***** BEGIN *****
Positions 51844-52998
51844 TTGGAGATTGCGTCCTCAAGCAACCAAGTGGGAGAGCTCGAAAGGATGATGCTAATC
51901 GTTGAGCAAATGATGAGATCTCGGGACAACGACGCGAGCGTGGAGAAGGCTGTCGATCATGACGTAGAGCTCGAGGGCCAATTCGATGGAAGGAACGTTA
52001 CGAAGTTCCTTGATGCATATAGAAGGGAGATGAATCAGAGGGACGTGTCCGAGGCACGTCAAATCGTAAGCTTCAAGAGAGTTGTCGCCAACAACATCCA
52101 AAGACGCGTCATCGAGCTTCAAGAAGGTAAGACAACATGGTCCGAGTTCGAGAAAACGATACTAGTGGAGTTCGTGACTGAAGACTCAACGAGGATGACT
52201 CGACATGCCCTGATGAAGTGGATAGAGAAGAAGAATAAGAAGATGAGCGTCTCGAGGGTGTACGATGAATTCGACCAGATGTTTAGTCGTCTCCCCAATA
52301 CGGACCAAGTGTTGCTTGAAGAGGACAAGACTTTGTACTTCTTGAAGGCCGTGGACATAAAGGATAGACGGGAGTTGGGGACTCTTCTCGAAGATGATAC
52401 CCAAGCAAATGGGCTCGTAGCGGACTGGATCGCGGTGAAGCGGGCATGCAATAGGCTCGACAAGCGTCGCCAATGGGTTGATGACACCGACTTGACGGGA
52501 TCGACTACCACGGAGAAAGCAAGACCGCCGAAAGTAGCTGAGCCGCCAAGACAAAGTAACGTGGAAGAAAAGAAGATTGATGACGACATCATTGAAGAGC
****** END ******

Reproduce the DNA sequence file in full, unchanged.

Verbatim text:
Positions 51844-52998
51844 TTGGAGATTGCGTCCTCAAGCAACCAAGTGGGAGAGCTCGAAAGGATGATGCTAATC
51901 GTTGAGCAAATGATGAGATCTCGGGACAACGACGCGAGCGTGGAGAAGGCTGTCGATCATGACGTAGAGCTCGAGGGCCAATTCGATGGAAGGAACGTTA
52001 CGAAGTTCCTTGATGCATATAGAAGGGAGATGAATCAGAGGGACGTGTCCGAGGCACGTCAAATCGTAAGCTTCAAGAGAGTTGTCGCCAACAACATCCA
52101 AAGACGCGTCATCGAGCTTCAAGAAGGTAAGACAACATGGTCCGAGTTCGAGAAAACGATACTAGTGGAGTTCGTGACTGAAGACTCAACGAGGATGACT
52201 CGACATGCCCTGATGAAGTGGATAGAGAAGAAGAATAAGAAGATGAGCGTCTCGAGGGTGTACGATGAATTCGACCAGATGTTTAGTCGTCTCCCCAATA
52301 CGGACCAAGTGTTGCTTGAAGAGGACAAGACTTTGTACTTCTTGAAGGCCGTGGACATAAAGGATAGACGGGAGTTGGGGACTCTTCTCGAAGATGATAC
52401 CCAAGCAAATGGGCTCGTAGCGGACTGGATCGCGGTGAAGCGGGCATGCAATAGGCTCGACAAGCGTCGCCAATGGGTTGATGACACCGACTTGACGGGA
52501 TCGACTACCACGGAGAAAGCAAGACCGCCGAAAGTAGCTGAGCCGCCAAGACAAAGTAACGTGGAAGAAAAGAAGATTGATGACGACATCATTGAAGAGC